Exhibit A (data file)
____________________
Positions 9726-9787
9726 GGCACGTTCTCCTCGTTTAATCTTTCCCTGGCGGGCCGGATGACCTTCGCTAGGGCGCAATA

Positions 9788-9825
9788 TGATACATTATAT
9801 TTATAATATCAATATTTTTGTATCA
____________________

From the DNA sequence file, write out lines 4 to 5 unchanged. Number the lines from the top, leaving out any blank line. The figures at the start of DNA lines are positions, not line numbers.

9788 TGATACATTATAT
9801 TTATAATATCAATATTTTTGTATCA